Wholemeal soda bread is a favourite of mine. It is possibly the quickest and easiest bread to make. It also includes one of my favourite ingredients, buttermilk. I am continuing on my crusade to encourage more people to bake and cook with this delicious product. It is tangy and rich, and incredibly low in fat. Some people use an egg in their soda bread, but I find a rich, thick buttermilk has enough flavour and depth to stand alone.
I don’t think I can really claim this recipe to be ‘mine‘. It is merely a gentle variation on a tried and tested classic. I like to add a little black pepper to mine, which I learnt from my friend Sue. It adds a warmth and bite that is exceptionally good with cheese or marmalade. I also use spelt (the trendy grain!) because it adds a nuttiness that I love. It is lower in gluten, but for a bread that is not yeasted and doesn’t need to be kneaded (there‘s a pun there somewhere), the gluten content is not important. It’s so quick to put together that it can easily be made in the morning and baked in the oven in time for breakfast.
The smell of this bread and some Irish cheese or salmon or preserve will remind you what it is to be Irish. The taste will bring you back to years gone by and making this bread will remind you that simple pleasures are often the best. I hope that you’ll give it a try.
Wholemeal soda bread
– 150 grams spelt flour
– 150 grams coarse wholemeal flour
– 200 grams plain white flour
– 2 teaspoons bread soda
– 1 teaspoon fine sea salt
– ¼ teaspoon fresh ground black pepper (optional)
– 400 ml buttermilk (thick buttermilk is best)
Brown soda bread
– Preheat oven to 190 degrees celcius. Sprinkle a flat baking tray with a generous layer of flour.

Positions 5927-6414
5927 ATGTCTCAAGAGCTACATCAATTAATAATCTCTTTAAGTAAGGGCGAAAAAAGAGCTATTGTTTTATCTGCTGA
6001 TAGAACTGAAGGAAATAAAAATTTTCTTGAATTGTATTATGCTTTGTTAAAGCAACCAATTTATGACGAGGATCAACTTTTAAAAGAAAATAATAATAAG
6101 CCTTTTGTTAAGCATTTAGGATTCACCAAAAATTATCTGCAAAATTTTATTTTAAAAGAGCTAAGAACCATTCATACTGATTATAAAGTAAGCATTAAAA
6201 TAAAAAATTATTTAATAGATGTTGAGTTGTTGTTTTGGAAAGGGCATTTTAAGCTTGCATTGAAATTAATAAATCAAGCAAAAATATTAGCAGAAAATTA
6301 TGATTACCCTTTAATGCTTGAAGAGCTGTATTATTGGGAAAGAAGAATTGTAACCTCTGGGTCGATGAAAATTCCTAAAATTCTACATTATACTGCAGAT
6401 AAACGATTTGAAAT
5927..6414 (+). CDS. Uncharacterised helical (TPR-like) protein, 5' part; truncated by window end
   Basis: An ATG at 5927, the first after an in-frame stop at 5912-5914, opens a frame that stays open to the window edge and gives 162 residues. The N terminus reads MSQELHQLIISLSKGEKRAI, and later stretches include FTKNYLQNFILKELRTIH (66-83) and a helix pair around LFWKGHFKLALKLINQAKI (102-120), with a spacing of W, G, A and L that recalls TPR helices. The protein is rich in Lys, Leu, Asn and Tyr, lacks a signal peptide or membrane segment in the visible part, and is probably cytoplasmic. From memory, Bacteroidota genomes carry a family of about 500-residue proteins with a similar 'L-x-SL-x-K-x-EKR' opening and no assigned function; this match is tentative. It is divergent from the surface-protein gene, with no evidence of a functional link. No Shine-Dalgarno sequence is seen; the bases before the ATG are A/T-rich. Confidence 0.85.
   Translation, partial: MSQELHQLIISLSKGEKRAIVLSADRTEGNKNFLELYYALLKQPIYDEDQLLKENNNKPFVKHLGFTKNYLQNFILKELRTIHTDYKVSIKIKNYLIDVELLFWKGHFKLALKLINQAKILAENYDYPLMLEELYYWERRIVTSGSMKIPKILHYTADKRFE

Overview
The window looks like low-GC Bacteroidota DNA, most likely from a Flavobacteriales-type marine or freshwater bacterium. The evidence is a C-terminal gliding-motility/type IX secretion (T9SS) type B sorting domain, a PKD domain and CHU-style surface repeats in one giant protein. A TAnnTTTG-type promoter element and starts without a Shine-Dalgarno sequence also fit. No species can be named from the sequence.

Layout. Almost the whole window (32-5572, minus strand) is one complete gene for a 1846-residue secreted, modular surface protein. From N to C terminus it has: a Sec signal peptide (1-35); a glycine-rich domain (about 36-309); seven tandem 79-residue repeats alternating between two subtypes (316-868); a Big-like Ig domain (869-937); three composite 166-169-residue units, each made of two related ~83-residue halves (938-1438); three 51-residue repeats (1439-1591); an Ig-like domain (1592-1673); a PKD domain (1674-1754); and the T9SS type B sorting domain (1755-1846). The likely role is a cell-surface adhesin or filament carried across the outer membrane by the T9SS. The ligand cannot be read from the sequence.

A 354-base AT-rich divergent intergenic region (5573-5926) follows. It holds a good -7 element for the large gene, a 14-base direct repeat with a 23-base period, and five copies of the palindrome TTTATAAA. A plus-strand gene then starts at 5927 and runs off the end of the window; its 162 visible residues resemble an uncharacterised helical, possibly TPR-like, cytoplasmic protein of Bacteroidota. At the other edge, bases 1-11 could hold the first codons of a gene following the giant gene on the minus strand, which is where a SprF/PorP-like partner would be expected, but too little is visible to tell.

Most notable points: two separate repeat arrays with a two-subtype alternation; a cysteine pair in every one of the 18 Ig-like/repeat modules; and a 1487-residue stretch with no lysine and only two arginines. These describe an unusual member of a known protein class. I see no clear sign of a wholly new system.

– Sieve and mix all ingredients except the buttermilk together . Make sure there are no lumps of bread soda.
– Add enough buttermilk until it forms a soft dough (It should be pretty wet)
– Pull together briefly and shape into a ball. The aim is to get this into the oven as quickly as possible.
– Place on a floured baking tray.
– Cut a cross about a third of the way deep into the loaf with a floured knife. A serrated knife generally makes this job easier.
– Bake for 40 – 45 minutes. You’ll know it’s done when the base of the bread is firm and sounds hollow when you tap it. Throw some water into the bottom of the oven or place a tray of water into the bottom of the oven if you like a softer crust.
– Wrap in a tea towel while cooling.
I have baked for as long as I can remember. I grew up on an organic farm in County Wicklow and Maura Laverty’s ‘Full and Plenty’ was my guide in developing the basic skills and knowledge around food. It was this manual and my surroundings that nurtured an interest in local foods and a desire to use familiar ingredients in a creative way.
I work as an Occupational Therapist in the Mental Health services and have always valued the relaxation and pleasure that baking can bring. Since competing in the Great Irish bake Off 2013, I have had new opportunities to bake for a café and write my blog, The Search for Delicious. Baking is still an important part of my personal life, but since doing the show I have a great opportunity to share my recipes and food with people outside my circle of friends and family. I hope to develop recipes that are familiar but different, comfortable but still exciting, and am always delighted when someone tries one of my recipes